Date of Conferral
Doctor of Business Administration (D.B.A.)
The voluntary turnover of revenue management analysts in the U.S. airline industry is an issue, compelling revenue management leaders to implement retention strategies that successfully reduce employee turnover. The purpose of this qualitative single case study was to explore strategies revenue management leaders used within the last 15 years to retain revenue management analysts. The conceptual framework that grounded this study was Maertz's 8 motivational forces of job attachment and voluntary turnover. The targeted population was comprised of revenue management leaders at an airline in Dallas, Texas who had demonstrated successful strategies to reduce employee turnover. Using criterion-based sampling, 4 revenue management leaders were selected for study participation. Data were collected through face-to-face semistructured interviews and company documents, then analyzed via Yin's 5-step process of compiling, disassembling, reassembling, interpreting, and concluding. Interpretations were then subjected to member checking and methodological triangulation to strengthen the trustworthiness of findings. Two main themes emerged: leadership influence and analyst career environment. The findings provide a better understanding of revenue management analyst retention and increase knowledge of factors that influenced turnover in the U.S. airline industry. With this knowledge, revenue management leaders can implement retention strategies that have successfully reduced employee turnover. The implications for positive social change include the potential to overcome emotional discomforts about work or psychological obligations to leave, which can encourage job satisfaction and improve employee retention.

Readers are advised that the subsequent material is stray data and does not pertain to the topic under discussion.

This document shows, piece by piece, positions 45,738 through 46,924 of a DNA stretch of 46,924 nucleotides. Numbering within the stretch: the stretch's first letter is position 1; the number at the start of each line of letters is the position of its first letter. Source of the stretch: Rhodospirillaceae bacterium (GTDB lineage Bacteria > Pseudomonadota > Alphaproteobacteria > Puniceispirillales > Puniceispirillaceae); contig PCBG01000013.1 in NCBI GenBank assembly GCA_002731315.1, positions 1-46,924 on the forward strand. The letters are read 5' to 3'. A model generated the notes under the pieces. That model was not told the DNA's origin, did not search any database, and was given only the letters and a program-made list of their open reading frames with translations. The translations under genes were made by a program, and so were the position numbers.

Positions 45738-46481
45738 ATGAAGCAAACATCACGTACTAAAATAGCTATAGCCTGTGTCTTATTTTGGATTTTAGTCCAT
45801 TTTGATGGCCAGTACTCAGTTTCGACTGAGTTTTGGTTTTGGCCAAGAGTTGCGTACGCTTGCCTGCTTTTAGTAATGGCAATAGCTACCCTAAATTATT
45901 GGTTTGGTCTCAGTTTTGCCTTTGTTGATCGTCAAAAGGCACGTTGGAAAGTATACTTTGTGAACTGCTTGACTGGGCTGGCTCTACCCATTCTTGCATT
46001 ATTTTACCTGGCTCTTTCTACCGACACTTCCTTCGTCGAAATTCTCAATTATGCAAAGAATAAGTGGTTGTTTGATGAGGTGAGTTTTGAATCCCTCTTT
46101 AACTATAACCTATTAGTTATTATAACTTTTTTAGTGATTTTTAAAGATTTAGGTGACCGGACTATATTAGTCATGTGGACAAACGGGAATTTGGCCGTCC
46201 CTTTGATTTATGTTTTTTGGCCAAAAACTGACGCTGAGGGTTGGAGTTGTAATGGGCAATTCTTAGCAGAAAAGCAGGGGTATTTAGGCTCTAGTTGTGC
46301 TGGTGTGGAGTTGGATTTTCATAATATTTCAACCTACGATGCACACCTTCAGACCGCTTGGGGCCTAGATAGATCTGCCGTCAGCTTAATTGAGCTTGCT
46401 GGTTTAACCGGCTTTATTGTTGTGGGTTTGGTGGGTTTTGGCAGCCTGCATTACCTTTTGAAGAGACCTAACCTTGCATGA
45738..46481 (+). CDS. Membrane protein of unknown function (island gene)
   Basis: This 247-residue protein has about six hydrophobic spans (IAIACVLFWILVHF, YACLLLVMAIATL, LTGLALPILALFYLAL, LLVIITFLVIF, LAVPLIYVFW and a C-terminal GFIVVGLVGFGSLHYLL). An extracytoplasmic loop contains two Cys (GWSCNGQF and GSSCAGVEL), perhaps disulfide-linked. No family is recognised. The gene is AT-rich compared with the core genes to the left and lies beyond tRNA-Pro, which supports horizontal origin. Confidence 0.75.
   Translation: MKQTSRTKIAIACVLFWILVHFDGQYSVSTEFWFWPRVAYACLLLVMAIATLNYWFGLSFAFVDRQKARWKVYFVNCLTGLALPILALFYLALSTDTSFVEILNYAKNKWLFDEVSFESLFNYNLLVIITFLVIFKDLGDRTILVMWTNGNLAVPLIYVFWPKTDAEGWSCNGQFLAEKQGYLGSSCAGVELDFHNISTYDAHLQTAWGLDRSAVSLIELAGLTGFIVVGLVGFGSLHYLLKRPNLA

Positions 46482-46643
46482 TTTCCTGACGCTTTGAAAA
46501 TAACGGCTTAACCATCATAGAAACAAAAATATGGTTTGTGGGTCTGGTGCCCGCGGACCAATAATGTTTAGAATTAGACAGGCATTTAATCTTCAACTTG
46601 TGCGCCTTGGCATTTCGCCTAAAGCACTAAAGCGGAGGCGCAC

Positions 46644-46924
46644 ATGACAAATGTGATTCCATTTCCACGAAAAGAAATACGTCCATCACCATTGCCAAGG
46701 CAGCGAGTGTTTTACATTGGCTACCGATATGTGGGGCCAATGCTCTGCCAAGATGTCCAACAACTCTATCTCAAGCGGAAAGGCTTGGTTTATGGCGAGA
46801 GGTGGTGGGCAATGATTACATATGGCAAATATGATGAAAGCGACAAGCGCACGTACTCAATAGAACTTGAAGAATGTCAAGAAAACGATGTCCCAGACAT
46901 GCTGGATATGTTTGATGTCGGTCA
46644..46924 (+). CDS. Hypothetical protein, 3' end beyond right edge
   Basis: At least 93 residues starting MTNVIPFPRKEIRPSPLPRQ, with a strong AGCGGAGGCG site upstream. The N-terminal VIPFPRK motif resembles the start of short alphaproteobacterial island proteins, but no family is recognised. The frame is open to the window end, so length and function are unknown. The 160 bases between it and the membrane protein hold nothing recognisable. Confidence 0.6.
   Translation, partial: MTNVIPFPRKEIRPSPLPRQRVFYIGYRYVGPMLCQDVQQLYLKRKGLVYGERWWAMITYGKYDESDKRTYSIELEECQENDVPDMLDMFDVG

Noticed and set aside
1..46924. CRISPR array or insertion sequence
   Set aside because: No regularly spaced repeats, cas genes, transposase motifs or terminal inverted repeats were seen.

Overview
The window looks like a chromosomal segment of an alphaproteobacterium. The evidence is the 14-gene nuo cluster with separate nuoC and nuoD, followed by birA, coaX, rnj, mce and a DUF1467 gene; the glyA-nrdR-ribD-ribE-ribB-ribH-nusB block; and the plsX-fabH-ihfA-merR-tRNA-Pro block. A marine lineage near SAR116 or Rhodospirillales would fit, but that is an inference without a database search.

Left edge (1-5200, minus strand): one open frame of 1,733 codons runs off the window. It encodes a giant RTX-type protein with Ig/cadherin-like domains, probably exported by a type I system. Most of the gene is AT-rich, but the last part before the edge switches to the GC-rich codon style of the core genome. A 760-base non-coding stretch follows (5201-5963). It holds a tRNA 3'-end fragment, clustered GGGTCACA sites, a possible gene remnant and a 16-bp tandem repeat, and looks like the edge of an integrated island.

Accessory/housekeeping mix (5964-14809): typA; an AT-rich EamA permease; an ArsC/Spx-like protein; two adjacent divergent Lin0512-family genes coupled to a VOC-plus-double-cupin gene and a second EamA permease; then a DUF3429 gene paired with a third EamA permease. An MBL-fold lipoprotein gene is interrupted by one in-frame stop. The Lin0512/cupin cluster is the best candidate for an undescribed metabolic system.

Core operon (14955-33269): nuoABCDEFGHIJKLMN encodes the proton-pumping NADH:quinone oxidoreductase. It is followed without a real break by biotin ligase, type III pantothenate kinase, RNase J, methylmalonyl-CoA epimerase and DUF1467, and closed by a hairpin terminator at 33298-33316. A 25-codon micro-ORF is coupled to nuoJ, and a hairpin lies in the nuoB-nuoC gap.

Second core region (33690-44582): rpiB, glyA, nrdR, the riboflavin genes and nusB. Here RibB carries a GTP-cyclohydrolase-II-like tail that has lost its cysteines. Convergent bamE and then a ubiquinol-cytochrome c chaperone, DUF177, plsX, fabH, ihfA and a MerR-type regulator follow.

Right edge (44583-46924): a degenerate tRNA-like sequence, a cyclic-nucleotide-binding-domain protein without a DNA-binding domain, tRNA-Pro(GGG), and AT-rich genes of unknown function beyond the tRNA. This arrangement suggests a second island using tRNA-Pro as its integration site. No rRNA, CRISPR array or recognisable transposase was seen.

Williams, Curtis Raynard, "Strategies to Retain Revenue Management Analysts in the U.S. Airline Industry" (2017). Walden Dissertations and Doctoral Studies. 3376.